Hiking

Ron Chase: Hike the New Ragged Mountain Trails

Contributed

Forty-five years ago there was only one trail to the top of Ragged Mountain in the Camden Hills. The original Ragged Mountain trail started on Gillette Road in Rockport and progressed southeast to the summit. As the first part of the trail passed through private property, access was subject to the discretion of the owner and sometimes closed.

Much has improved in the years since. About three decades ago, the Georges Highland Path (GHP) was opened. From Route 17 in West Rockport, the path crosses Ragged Mountain to Barnstown Road in Camden. Additionally, an auxiliary trail has been constructed from the Thorndike Brook trailhead on Hope Rd which joins the main road west of the high point. The lower portion of the original Ragged Mountain trail has been closed. Georges River Land Trust maintains GHP.

More recently, a network of trails from the Camden Snow Bowl downhill ski area has been added to the expanding network at Ragged Mountain. Included are two trails on the north side of the mountain, Hosmer Brook and Red Diamond Trails. Both lead to the summit area. Cross-country skiing and mountain biking trails are also located near the Snow Bowl. In 2020, the first section of the Round the Mountain Trail, a cycling and walking path, was laid out on the southern and eastern perimeter of the massif. In short, Ragged Mountain has become a multifaceted outdoor paradise.

Since the inception of GHP, my friends and I have done our best to exhaust the trails of Ragged Mountain. Now most of us are old and retired, but we still come back regularly. Only about an hour’s drive from my home in Topsham, I find myself enjoying the spectacular views the captivating prominence has to offer several times a year. When I wrote my mountain guide, “Mountains for Mortals – New England”, Ragged Mountain was a must-have inclusion.

After announcing a Penobscot Paddle & Chowder Society ride on Ragged Mountain in December, three retired Chowderheads immediately accepted the invitation. One participant, Dave Boyle, recommended a loop hike on the Hosmer Brook and Red Diamond trails. A new venture for the rest of the group, we enthusiastically welcomed his suggestion.

It was chilly and windy when the four of us met at the Camden Snow Bowl parking lot. Unsure of trail conditions at higher elevations and expecting crisp, cold winds, we packed micro spikes and parkas.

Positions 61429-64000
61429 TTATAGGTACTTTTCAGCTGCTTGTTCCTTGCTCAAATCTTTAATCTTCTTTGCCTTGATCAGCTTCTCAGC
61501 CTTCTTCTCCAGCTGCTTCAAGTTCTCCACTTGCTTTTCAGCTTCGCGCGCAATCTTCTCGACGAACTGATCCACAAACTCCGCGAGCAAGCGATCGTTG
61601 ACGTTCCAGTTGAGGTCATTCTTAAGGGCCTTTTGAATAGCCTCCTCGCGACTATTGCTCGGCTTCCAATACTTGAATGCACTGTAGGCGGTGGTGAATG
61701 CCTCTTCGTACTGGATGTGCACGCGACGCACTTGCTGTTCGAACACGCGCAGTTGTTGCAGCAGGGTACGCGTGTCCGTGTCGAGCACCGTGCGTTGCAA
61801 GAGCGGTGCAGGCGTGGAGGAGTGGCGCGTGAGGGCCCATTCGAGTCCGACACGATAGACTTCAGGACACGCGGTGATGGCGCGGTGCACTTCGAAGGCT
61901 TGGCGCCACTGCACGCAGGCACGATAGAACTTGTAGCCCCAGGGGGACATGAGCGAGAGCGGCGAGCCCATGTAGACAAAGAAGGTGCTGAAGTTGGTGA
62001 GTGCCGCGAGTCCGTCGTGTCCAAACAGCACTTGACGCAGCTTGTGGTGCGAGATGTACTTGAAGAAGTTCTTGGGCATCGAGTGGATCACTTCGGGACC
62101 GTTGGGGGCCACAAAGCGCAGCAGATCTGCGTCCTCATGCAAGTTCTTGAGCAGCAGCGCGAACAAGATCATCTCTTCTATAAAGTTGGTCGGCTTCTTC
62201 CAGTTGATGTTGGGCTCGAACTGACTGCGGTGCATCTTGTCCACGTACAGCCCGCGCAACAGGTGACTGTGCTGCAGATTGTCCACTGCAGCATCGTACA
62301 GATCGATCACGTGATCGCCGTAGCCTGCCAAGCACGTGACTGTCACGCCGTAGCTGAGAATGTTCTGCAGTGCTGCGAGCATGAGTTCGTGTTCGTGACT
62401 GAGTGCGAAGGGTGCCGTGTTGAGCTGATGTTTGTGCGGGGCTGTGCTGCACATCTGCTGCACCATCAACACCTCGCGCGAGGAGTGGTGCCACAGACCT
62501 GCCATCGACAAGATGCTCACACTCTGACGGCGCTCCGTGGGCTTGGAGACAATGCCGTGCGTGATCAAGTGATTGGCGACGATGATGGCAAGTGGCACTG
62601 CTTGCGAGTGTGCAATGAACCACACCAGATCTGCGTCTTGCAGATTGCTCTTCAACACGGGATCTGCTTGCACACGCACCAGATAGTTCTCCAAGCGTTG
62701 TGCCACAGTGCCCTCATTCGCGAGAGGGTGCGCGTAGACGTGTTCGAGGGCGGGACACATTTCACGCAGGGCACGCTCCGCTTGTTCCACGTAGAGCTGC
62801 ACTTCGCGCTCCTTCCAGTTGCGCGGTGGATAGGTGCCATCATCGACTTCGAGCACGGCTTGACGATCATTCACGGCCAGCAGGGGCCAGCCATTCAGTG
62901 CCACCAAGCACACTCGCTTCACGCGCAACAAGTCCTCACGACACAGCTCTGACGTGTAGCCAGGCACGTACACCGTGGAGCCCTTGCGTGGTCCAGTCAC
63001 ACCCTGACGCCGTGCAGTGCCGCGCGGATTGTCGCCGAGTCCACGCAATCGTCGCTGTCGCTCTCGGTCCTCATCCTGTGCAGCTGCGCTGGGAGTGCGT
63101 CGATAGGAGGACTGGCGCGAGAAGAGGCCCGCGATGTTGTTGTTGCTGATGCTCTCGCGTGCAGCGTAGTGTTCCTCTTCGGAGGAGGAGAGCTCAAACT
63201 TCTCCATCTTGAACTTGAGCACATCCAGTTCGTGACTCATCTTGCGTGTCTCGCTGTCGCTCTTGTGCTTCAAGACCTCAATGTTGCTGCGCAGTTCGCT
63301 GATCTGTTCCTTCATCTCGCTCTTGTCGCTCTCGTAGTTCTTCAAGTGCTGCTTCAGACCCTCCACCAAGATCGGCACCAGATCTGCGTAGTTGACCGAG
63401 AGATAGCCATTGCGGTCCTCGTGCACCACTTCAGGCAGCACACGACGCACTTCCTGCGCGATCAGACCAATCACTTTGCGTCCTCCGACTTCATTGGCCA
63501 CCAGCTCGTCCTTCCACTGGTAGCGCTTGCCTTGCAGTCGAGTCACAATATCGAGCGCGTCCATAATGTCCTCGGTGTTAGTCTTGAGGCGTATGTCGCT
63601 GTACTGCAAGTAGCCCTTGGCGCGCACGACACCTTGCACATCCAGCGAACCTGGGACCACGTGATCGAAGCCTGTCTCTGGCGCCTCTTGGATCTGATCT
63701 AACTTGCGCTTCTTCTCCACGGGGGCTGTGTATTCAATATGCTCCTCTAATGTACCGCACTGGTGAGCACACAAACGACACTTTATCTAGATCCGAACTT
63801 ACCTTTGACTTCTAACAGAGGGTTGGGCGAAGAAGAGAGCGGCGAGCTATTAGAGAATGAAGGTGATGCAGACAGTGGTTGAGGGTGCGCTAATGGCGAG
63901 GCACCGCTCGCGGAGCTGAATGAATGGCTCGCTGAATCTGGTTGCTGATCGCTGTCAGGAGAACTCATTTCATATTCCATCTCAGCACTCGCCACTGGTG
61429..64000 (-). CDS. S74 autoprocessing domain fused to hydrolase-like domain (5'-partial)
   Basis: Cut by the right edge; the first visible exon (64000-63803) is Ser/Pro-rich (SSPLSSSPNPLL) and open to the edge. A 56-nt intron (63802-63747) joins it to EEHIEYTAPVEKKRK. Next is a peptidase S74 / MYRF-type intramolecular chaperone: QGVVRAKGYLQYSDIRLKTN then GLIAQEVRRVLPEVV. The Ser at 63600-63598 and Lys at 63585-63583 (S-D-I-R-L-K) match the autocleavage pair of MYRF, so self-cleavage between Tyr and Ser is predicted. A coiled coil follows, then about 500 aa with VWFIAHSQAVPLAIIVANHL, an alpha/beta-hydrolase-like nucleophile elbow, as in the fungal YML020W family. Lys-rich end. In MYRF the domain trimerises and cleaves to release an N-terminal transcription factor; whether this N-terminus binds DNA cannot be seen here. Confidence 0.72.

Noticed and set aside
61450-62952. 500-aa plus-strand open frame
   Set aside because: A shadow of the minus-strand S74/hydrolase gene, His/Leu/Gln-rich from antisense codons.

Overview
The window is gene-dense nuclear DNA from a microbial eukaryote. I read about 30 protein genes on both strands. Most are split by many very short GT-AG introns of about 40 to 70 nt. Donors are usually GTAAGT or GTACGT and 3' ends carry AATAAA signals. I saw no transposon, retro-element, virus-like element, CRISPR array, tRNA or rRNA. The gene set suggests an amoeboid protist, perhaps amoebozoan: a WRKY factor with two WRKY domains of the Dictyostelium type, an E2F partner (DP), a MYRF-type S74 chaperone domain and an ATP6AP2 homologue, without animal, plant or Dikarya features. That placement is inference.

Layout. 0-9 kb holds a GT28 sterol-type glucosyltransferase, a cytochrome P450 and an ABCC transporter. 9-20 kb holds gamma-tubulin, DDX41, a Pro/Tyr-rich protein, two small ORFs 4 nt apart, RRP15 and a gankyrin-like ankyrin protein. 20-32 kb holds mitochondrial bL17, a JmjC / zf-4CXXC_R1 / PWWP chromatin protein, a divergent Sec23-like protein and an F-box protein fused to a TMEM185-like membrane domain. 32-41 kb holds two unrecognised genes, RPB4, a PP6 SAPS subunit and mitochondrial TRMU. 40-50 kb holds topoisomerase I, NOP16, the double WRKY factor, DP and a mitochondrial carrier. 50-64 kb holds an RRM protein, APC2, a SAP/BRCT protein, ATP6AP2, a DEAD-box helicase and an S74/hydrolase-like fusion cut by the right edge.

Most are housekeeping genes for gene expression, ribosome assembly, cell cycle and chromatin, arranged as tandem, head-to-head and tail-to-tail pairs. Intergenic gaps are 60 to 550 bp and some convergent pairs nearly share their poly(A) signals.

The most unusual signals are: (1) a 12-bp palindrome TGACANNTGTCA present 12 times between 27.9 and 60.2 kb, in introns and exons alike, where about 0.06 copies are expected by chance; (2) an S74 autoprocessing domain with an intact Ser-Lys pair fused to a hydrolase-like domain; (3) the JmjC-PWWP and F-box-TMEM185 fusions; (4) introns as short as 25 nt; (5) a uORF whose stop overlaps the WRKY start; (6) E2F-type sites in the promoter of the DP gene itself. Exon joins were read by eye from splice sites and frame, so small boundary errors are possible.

The start of Hosmer Brook Trail was not obvious. However, Dave guided us to the far right of the ski area where a blue diamond sign and symbols marked the start. Although the passage was wet in places and a few creek crossings were required, we enjoyed the easy hike on a gradual incline through predominantly hardwood forest. After passing the junctions for an alternate loop hike, we climbed some steep switchbacks before arriving at the GHP on Ragged Mountain Ridge. The GHP ridge area was part of the original Ragged Mountain trail.

Fishing to the left, we made rapid progress on partially exposed ledges before entering a confined couloir in a densely wooded area. After climbing an icy rock formation, our group of age-old seniors arrived at a continuum of cliffs and the fun began.

For me, the beautiful elongated escarpment on the west face of Ragged Mountain is a must-see attraction. Rather than turning left on Red Diamond Trail, we extended our trip by continuing on GHP along the cliffs. Despite strong winds and patches of ice, we were not disappointed. Phenomenal views of Mirror Lake and the southern Camden Hills were our reward as we negotiated the steep cliff edge.

There are two peaks on Ragged Mountain. We stopped for lunch on the east side of the southeast summit where tiered ledges provided shelter from the wind. From there, a short bushwalk over large boulders to Red Diamond Trail brought us to the scenic high point of Ragged Mountain.

Leaving the summit, we began our descent on the sparsely treed and winding Red Diamond Trail. Soon, the alpine ski slopes could be observed. Incongruous snowbanks testify to snowmaking efforts. Near the parking lot, some mountain bikers hurtling down a nearby trail caught our eye.

When we reached our vehicles, a member calculated the trip to be 4.1 miles on his GPS. The unanimous conclusion: our new Ragged Mountain route was an outstanding route that would be repeated.

Author of “The Great Mars Hill Bank Robbery” and “Mountains for Mortals – New England”, Ron Chase resides in Topsham. His latest book, “MAINE AL FRESCO: The Fifty Finest Outdoor Adventures in Maine,” will soon be published by North Country Press. Visit his website at www.ronchaseoutdoors.com or he can be reached at [email protected]

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